How Does a Hot Plate Work?



  • A hot plate is an electrically powered heating surface. It is basically an individual stove top burner, completely separate and detached from anything else so it can either be moved around freely, or stored out of sight when not in use to save space. The coils are sometimes encased in a heat-conductive box either of ceramic or metal. It is commonly used in a laboratory setting, as well, for heating up solutions.


  • A hot plate produces heat by using electricity, instead of traditional means of producing heat by using fire. How it does this is by running electricity through its heat coils. The heat coils have a relatively high level of electrical resistance. As electricity encounters resistance along its course, the buildup changes from electrical energy, to heat energy, causing the heating coils to emit heat. So how does a hot plate produce heat? Remember, it is the resistance as the electricity moves through the coils.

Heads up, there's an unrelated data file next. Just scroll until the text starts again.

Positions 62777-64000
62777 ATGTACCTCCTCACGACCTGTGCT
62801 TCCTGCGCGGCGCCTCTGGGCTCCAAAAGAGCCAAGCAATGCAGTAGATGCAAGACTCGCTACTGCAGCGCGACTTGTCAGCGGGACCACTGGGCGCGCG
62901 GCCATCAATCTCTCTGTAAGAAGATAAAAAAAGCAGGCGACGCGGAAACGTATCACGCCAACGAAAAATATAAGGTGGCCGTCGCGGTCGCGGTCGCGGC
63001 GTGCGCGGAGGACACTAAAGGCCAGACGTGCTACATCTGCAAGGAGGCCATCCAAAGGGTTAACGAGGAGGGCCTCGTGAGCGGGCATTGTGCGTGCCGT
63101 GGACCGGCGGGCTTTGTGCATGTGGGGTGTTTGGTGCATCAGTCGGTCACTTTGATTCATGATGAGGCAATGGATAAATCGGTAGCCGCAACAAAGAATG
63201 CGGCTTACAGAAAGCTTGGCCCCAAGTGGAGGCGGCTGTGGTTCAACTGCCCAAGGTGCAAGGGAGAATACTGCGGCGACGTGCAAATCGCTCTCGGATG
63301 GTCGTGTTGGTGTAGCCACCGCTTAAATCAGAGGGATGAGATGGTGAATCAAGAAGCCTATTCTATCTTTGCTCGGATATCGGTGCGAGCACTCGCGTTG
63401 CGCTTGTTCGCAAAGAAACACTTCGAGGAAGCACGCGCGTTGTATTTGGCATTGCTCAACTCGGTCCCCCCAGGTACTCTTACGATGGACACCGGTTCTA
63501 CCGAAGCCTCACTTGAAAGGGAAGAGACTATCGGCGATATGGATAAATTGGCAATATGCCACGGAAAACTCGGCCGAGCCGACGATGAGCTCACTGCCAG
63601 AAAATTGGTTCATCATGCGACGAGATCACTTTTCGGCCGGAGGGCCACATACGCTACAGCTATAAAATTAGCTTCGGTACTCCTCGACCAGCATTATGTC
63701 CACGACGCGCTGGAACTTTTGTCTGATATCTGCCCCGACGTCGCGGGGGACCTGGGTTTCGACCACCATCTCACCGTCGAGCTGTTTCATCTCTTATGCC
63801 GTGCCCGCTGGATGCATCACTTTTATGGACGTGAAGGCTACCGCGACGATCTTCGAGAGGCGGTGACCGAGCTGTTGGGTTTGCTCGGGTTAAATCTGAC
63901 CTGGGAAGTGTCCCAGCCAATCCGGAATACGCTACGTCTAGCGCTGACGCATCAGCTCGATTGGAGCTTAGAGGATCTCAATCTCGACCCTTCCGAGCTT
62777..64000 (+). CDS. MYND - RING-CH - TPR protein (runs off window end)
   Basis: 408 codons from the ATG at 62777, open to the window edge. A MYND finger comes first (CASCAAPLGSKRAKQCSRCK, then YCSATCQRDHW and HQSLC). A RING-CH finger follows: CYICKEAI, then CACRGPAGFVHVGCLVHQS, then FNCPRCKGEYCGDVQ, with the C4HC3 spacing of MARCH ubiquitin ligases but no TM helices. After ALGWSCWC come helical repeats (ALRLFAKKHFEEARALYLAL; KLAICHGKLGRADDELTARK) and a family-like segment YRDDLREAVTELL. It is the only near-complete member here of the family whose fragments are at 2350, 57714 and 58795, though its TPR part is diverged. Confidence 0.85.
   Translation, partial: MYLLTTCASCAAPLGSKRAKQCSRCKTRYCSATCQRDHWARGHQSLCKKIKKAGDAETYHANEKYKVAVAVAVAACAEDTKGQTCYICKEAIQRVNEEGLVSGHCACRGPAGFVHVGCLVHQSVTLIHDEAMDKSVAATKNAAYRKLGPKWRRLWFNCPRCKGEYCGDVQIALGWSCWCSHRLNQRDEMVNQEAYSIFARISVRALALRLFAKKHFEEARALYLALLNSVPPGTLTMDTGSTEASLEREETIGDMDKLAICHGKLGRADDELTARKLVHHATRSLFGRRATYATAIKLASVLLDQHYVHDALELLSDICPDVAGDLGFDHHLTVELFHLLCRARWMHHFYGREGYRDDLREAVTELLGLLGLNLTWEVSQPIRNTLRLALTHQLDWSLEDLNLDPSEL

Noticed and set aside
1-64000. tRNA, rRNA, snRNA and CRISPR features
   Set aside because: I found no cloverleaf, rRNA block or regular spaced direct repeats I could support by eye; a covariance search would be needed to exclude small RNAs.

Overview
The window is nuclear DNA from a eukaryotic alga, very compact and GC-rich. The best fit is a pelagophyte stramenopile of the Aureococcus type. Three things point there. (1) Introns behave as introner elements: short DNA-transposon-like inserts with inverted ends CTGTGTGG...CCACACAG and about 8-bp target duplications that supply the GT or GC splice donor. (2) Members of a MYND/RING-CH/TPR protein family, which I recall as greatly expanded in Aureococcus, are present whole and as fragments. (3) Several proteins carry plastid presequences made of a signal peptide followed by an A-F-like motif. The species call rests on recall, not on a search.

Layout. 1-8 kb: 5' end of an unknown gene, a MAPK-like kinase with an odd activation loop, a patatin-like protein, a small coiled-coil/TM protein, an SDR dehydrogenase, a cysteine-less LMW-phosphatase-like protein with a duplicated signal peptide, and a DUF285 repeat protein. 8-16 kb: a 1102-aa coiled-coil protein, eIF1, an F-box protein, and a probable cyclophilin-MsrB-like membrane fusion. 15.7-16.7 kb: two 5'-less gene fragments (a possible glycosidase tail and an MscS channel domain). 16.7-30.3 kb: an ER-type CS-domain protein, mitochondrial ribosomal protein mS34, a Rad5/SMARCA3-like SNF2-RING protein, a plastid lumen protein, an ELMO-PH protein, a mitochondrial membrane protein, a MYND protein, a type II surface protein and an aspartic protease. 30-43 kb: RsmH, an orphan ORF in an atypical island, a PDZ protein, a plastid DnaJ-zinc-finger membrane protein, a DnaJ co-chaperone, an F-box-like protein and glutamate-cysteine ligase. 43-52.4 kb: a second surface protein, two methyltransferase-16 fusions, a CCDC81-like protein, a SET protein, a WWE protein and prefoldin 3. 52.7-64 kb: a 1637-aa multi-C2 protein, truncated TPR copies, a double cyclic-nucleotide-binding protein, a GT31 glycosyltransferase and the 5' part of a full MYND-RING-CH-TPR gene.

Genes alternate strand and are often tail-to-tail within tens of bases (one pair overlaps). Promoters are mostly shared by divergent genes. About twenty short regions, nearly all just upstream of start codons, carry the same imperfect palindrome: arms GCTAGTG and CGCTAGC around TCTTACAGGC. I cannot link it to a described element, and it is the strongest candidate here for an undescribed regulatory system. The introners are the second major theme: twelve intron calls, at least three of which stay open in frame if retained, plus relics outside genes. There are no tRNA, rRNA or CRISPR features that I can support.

The Physics

  • The process, often referred to as Joule Heating, can be calculated with an equation. The heat energy that will be given off is equal to the electrical current squared, times the resistance, times the period of time, or (Heat Energy)=(Current)^2 (Resistance) (period of time). Therefore, a hot plate that takes a higher electrical current, and has a higher resistance in its coils, is going to produce more heat. By turning the hot plate control knob, the current is controlled, allowing the user to have more or less heat.


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